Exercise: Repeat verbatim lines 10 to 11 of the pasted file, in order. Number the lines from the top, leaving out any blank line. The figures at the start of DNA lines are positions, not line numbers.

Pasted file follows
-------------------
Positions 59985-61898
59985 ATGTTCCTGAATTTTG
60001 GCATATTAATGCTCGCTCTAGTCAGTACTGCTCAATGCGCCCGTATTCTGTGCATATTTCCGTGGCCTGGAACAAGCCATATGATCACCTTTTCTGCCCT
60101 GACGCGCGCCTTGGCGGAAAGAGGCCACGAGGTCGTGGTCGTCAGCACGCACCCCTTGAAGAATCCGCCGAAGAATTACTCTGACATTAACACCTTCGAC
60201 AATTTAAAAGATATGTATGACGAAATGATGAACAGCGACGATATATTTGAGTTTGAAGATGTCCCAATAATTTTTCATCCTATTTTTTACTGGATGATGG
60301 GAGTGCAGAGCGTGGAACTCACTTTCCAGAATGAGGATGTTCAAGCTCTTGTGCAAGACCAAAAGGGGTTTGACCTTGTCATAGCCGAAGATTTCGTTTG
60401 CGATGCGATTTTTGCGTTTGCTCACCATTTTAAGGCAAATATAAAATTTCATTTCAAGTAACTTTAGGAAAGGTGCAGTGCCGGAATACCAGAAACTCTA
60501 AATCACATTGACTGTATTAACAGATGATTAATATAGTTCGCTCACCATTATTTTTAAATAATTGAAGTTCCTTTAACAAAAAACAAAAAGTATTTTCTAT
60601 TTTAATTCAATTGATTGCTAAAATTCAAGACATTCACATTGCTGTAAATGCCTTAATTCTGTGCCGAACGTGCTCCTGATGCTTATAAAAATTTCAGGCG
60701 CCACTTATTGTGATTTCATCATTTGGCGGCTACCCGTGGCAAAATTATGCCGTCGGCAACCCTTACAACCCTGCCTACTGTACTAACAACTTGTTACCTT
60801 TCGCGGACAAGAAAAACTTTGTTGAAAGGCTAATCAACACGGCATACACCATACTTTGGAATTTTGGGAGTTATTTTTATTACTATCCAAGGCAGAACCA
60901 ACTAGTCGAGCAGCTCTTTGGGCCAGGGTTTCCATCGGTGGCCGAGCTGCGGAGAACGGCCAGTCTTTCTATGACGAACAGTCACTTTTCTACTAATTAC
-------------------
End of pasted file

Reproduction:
60701 CCACTTATTGTGATTTCATCATTTGGCGGCTACCCGTGGCAAAATTATGCCGTCGGCAACCCTTACAACCCTGCCTACTGTACTAACAACTTGTTACCTT
60801 TCGCGGACAAGAAAAACTTTGTTGAAAGGCTAATCAACACGGCATACACCATACTTTGGAATTTTGGGAGTTATTTTTATTACTATCCAAGGCAGAACCA